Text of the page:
Oman Medical Journal [2021], Vol. 36, No. 5: e295 

Does it Take Two to Tango? Coming to Grips with COVID-19: A Story of the Guest and the Host

Samir Al-Adawi*

Department of Behavioral Medicine, College of Medicine and Health Sciences, Sultan Qaboos University,
Muscat, Oman

article info


DOI 10.5001/omj.2021.130

The severe acute respiratory syndrome coronavirus 2 (SARS-CoV-2) or coronavirus disease 2019 (COVID-19) has been labeled a “once-in-a-century” pandemic.1 While various mechanisms have been implemented to curb the spread of COVID-19, history will remember this pandemic for the millions of deaths it caused and its globally unprecedented negative social and economic ramifications. Given the dire circumstances, it appears that the time might be ripe to reflect on and contemplate our outlook on dealing with the vagaries of pandemics, in general.

A changing landscape triggered by such pandemics often requires a change in mindset to better equip ourselves to tackle an ever-evolving reality. In thinking “outside the box,” it seems that there is a necessary shift in mindset. Metaphorically speaking, on the one hand, we have the ‘guest,’ which is the invading pathogen or COVID-19 virus, in this case, and on the other, we have the ‘host’ (the infected or afflicted individual). An important question would be how to engage the two conflicting parties.

The idea of focusing on the ‘guest’ has existed in medical literature for the longest time in the form of the all-encompassing germ theory of disease, which posits that infectious diseases are caused by invasive pathogens, such as parasitic infestations, fungi, bacteria, and viruses.2 The foundation of the germ theory of disease owes its origins to the work of Abu Ali Sina (also known as Ibn Sina or Avicenna), who supplanted Galen’s miasma theory that attributed infectious diseases to circulating miasma or ‘bad air’ or pollution. The miasma, according to Jean van Helmont, occurred spontaneously due to decomposing organic matter.3 However, the existence of miasmas was later demystified by the fathers of microbiology and bacteriology, Louis Pasteur, Robert Koch, and Antonie van Leeuwenhoek.4 According to Janes et al,5 the germ theory of disease has provided us with a vast and extensive understanding of the “pathogen itself—its molecular machinery, processes of re-assortment and mutation, and how these factors indicate risk for human-to-human transmission”.5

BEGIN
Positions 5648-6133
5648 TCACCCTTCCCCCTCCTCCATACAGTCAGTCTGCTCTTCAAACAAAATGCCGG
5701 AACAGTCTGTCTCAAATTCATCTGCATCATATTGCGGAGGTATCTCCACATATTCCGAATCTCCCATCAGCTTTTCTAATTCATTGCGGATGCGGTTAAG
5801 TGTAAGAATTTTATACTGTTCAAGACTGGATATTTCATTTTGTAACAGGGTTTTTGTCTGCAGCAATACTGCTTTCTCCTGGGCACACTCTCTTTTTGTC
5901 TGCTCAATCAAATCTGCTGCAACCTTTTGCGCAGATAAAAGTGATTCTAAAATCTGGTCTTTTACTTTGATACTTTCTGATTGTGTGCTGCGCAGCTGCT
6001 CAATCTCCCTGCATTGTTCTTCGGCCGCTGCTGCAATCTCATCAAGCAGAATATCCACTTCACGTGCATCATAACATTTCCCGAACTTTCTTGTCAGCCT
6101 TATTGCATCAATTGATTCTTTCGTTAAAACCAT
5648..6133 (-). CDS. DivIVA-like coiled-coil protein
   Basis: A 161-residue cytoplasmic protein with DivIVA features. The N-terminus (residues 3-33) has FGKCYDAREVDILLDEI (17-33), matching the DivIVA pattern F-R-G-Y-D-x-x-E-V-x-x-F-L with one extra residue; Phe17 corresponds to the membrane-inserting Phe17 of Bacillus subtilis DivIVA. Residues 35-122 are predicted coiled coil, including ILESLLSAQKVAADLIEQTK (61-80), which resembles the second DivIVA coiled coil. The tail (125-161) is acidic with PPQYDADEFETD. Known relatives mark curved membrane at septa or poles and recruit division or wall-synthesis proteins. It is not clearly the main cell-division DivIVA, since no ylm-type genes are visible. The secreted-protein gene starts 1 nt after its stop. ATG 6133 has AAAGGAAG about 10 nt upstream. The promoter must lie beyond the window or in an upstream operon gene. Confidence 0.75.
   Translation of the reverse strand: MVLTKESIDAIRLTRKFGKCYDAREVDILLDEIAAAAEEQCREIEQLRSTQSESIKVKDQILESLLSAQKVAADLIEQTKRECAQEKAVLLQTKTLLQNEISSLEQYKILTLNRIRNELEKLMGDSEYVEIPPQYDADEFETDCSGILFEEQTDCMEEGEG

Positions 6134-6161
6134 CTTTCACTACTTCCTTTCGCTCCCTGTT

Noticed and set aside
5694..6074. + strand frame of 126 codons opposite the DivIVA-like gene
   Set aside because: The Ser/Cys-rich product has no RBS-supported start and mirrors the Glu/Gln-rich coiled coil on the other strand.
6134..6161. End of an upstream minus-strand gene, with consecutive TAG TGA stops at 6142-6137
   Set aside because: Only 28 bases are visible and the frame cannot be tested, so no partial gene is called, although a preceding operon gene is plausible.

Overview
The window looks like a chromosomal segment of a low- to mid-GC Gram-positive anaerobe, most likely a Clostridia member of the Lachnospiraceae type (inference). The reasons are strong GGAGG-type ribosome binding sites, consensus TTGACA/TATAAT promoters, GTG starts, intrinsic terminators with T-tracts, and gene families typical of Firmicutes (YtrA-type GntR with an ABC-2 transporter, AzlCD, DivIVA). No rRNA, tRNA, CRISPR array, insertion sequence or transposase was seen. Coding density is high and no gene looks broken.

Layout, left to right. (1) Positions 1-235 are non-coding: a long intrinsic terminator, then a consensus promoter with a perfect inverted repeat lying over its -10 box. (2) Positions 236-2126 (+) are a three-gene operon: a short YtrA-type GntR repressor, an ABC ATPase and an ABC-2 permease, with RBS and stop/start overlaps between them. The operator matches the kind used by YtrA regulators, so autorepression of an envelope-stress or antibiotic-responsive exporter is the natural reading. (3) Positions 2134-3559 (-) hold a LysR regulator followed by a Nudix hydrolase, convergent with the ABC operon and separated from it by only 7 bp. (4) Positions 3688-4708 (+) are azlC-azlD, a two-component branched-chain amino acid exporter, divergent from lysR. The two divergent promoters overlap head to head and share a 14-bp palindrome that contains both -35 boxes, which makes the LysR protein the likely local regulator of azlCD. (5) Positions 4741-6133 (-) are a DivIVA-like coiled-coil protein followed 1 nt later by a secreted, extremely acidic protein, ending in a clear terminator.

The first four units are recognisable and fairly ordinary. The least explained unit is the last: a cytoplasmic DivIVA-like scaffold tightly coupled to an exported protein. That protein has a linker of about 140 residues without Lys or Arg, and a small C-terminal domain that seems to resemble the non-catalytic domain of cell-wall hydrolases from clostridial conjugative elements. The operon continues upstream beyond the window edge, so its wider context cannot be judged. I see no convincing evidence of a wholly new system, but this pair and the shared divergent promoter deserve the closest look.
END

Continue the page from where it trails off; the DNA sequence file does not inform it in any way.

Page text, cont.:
Despite its heuristic value, however, thus far, the germ theory is ill-equipped to protect the hosts or their environment from the influx of various pathogens. While quality of life has generally improved for most of the 20th century, this is likely to have stemmed from reducing malnutrition and improved standard of living rather than an advanced understanding and application of germ theory. In this regard, McKeown and Brown6 have suggested that the historical decline of major deadly diseases did not owe much to our understanding of the guests. Therefore, infectious diseases continue to contribute significantly to the global burden of morbidity and mortality. With the eradication of smallpox in 1980, the World Health Assembly aspired to achieve health for all by 2000.7 Less than three decades into the new century, and it seems that this aspiration has remained largely untenable. Additionally, there are recent indications of the existence of a double-edged sword whereby communicable diseases now concurrently exist with yet another enemy of health, non-communicable diseases.8 The double-edged sword hypothesis, according to Al-Mandhari et al,9 suggests that a “top-down, professionally-driven and cure-oriented” biomedical healthcare system might be ill-equipped to withstand the new assortment of healthcare problems.